Rules of the Bozo Boosters


New York City had its own bozo, with an elaborate set and full cast. I was a faithful watcher as a little tyke. My friend down the street got to be in the studio audience, which made me very jealous. I spotted him in the bleachers, helping bat around a giant balloon that Bozo had tossed up there.

When I was seven we went on a family trip to Arkansas. (I can tell you within a few days when this happened; Apollo 11 took off when we were down there.) One morning my aunt Dixie cheerily asked if we wanted to watch Bozo. Well, sure thing! My sister and cousins and I gathered around their (COLOR!) TV and settled down to . . .

. . . wait, that wasn’t Bozo! I mean, it looked like Bozo, and there was the Professor and the Ringmaster, but the set was very sparse and Bozo didn’t sound right.

For a kid, that was very freaky.

What happens if rule 2 conflicts with rule 1?




I was very disappointed to discover just now that the “Cram it Clownie / That’s a Bozo No No” episode was urban myth. Dumb Internet, you didn’t need to rain on my clown parade.

Hwah, hwah, hwah, hwawawawahhhhhhh . . .

Seems like this was the inspiration for a bit on Ren and Stimpy:

“I do hereby promise only to watch the Ren & Stimpy show,
to make under-leg noises during the good scenes,
to wear unwashed lederhosen every single day of
the rest of my life.”


Bozo’s got nothing on Gene Autry or Tom Mix.

Number 5 on Autry’s Cowboy Code, circa 1948. A cowboy “must not advocate or possess racially or religiously intolerant ideas.”

Compare with The Ralston Straight Shooters Pledge of Allegiance of Tom Mix below. On the one hand, he has kids pledging to eat “the Official Straight Shooters cereal” to help build a stronger America. Ugh. On the other hand, at least Tom Mix prefaces it by advising kids to “Read Pledge carefully so you fully understand it. Then take Pledge by reading it aloud in the presence of your father or mother.” What an alien concept, asking kids to read and understand it first. It would have been nice if our teachers had given us that much respect before they ordered us to mindlessly recite the actual Pledge of Allegiance.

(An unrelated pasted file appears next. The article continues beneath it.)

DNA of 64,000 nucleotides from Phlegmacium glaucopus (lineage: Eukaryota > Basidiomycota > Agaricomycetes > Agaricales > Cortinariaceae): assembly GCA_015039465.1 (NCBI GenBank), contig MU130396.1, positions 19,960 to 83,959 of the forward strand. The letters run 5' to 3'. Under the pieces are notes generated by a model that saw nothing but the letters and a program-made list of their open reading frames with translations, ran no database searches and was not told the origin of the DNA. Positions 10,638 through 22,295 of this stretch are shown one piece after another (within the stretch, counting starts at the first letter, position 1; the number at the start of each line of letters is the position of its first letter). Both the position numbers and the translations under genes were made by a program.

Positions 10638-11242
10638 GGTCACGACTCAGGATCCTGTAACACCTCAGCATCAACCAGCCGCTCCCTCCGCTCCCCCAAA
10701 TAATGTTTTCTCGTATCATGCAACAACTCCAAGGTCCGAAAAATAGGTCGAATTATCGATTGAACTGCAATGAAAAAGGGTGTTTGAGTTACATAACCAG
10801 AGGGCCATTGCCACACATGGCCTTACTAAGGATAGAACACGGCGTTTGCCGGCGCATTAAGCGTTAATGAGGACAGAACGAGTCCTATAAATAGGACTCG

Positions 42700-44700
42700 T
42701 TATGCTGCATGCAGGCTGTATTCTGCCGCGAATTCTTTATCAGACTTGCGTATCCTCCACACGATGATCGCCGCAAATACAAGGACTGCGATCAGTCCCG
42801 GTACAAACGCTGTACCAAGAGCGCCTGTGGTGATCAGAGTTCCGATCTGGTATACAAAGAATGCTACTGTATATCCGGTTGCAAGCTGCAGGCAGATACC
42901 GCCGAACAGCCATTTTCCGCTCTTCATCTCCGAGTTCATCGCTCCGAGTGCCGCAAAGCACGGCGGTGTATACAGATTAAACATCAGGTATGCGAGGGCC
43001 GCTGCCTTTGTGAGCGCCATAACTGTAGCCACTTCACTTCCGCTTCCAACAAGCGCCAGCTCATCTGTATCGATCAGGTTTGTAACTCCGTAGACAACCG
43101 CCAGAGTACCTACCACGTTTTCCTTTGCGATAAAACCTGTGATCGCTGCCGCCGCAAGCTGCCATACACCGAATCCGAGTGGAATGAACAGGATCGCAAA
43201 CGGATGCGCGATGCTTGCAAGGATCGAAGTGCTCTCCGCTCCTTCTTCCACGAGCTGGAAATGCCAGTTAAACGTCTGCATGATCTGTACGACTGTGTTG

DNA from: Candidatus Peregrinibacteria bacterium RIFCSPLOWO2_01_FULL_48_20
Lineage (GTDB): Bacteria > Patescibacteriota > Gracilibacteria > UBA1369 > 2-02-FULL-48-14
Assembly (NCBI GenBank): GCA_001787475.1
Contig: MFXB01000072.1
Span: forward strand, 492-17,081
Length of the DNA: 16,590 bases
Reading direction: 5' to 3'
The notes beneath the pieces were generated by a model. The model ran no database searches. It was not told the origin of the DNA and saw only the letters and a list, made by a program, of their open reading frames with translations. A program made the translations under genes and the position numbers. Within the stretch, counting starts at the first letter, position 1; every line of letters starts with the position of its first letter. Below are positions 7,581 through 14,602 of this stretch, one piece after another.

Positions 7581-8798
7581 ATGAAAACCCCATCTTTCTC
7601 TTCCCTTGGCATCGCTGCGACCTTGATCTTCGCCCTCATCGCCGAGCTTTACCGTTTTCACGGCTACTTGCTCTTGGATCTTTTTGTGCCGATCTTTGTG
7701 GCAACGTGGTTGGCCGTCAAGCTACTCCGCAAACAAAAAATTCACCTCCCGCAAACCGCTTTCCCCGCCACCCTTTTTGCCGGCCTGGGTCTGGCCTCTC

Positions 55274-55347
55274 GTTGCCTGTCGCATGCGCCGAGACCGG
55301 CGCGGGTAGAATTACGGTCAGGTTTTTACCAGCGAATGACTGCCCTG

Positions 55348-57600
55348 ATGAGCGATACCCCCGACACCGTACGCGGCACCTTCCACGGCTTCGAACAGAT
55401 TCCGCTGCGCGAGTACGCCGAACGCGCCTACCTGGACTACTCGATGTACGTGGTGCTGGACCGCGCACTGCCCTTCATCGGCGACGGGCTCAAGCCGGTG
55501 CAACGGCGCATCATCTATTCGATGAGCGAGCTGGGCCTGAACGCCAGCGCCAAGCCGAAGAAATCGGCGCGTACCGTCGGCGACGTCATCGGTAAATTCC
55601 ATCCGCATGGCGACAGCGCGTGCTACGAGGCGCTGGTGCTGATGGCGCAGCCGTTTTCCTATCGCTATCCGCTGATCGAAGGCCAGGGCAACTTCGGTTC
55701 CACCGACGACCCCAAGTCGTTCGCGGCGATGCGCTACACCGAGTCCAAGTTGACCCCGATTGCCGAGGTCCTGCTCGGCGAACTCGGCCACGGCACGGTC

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Because when you put on the nose it grows on you.

(what’s the reference?)

So funny! Similar thing happened to me. I lived near Omaha, watched Bozo every single day. One day, my mom went to visit a friend. They told us her husband was THE Bozo. I was so excited! Got there, there’s this middle-aged, pot-gutted, half-dressed guy with a Schlitz flopped out on a recliner. AND he was a grouchy obnoxious jerk! Better Santa the Hut, really.

Then we moved, and I found out he was only A Bozo, lol. Except clowns totally creep me out now…

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Watch TV? Are you mad? Lost me at rule 1.

Would Bozo steer you wrong? Have you no gratitude?



It looks like the original TV production was in LA, so your NYC clown and mine from Chicago were, like this Arkansas performer, really just faux-zos.


It’s almost like the Laws of Robotics. But clowns.

A friend of mine appeared on the Bozo show, which is the only time I can remember watching it. I preferred the truly local Sir Cecil Creape, although later my hero would be Commander USA. It still irks me that I just missed meeting him in person. He was in a cable TV booth at the annual downtown urban renewal festival the one year I chose not to go.

I still have my Commander USA fan club card, though, and have tried to remain faithful to the promise to be an all-around good guy forever. Sure!


Why were they called “Boosters”?

That that reminds me of the first time I went to a neighbors house to watch the Incredible Hulk on a color TV.


“Booster” is a variant of “fan.” A supporter / promoter.

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Gotchya. I just kept thinking of child booster seats.


That’s actually kind of fitting, although it was the kids who were propping up Bozo rather than the other way around.

I got to play the Grand Prize Game on the WGN Bozo Show during Bob Bell’s last year as Bozo. I was scared out of my mind and only made it to Bucket 3. Got some good Archway cookies and a bike lock out of it, though.